AWS Foundation, in partnership with community leaders, celebrates the 30th Anniversary of the Americans with Disabilities Act (ADA) and honors the lives of children and adults with intellectual and developmental disabilities who once called the “State School” their home.
AWS Foundation, in collaboration with community leaders, celebrated the 30th Anniversary of the signing of the Americans with Disabilities Act (ADA) at Northside Park with the unveiling of a new plaque in memory and honor of the thousands of children and adults with intellectual and developmental disabilities who once lived at the “State School.”.
“As we celebrate 30-years of the Americans with Disabilities Act,” says Todd Jacobs, AWS Foundation Board Chair, “we recognize the progress made in access for and inclusion of people of all abilities and backgrounds. We also understand that even with all that has been accomplished, there is still more work needed to promote equal opportunities for people of varied abilities. AWS Foundation is committed to leading those efforts through advocacy and our funding initiatives.”
Enacted in 1990, the ADA is a civil rights law which ensures that people with disabilities have the same rights and opportunities as everyone else. It prohibits discrimination against individuals with disabilities in all areas of public life. Erasing outdated actions and words used as hurtful labels is central to supporting equality.
“Words have power. We have seen their ability to alter actions and behaviors,” states Patti Hays, CEO of AWS Foundation. “When we learned that the original plaque marking the existence of the State School referenced students as ‘mentally retarded’ children and adults, it had to be replaced. As a society, we must respect, care about, and include all people, not allowing our words to cause harm. Anything less is unacceptable.”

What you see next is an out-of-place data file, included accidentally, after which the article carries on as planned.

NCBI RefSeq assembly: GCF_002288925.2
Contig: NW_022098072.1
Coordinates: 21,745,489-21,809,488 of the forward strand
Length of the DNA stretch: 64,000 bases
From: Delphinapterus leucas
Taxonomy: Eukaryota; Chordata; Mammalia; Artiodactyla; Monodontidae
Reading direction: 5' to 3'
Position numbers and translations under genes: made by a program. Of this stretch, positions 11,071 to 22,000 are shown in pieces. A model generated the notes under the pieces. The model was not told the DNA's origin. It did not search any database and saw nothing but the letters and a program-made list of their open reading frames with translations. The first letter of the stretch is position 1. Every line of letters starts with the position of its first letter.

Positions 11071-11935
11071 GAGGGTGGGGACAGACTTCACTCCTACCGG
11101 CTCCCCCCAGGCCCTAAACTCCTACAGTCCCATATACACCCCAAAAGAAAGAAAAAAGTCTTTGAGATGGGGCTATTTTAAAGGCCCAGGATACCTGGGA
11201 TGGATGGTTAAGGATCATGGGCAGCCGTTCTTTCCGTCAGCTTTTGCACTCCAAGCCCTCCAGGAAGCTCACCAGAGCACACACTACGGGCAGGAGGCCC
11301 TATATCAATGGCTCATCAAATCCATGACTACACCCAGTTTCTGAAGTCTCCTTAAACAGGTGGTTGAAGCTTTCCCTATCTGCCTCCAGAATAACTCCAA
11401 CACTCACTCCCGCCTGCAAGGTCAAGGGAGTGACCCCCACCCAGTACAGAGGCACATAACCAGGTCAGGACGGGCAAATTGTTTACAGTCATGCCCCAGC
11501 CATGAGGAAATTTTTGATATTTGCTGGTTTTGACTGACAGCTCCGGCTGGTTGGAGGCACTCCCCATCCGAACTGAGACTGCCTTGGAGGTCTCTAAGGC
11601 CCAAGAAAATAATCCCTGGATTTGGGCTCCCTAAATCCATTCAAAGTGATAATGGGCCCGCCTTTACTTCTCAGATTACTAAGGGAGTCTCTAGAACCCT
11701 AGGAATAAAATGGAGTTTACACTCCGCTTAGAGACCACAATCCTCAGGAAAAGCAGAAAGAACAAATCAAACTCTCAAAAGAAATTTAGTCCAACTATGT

Northside Park is the historical site of the former school originally named The Indiana School for Feeble Minded Youth. Built in 1889, the State School’s dormitories were home to thousands with intellectual and developmental disabilities. Preserving the monument dedicated to those who lived, learned and played where Northside Park is now located reminds our community of the progress we’ve made toward equality for people of all abilities.
Nelson Peters, Allen County Commissioner, states, “The passage of the ADA in 1990 has changed societal norms in today’s world and will continue to have a positive impact on future generations. People have come to realize and appreciate that the success of individuals like Helen Keller, Steven Hawking, and Franklin D. Roosevelt were not tied to their disabilities but rather their abilities. It is my hope that labels placed on people cease to exist. Individuals with disabilities must receive the same opportunities and benefits of our community available to those without disabilities.”
President George H. W. Bush signed the Americans with Disabilities Act on July 26, 1990 stating, “Let the shameful wall of exclusion come down.”
Founded in 2007, AWS Foundation supports a wide range of organizations and service agencies in northeast Indiana working to develop a community in which people with enduring intellectual, developmental and physical disabilities are engaged fully and meaningfully in all aspects of community life. For more information, visit www.awsfoundation.org.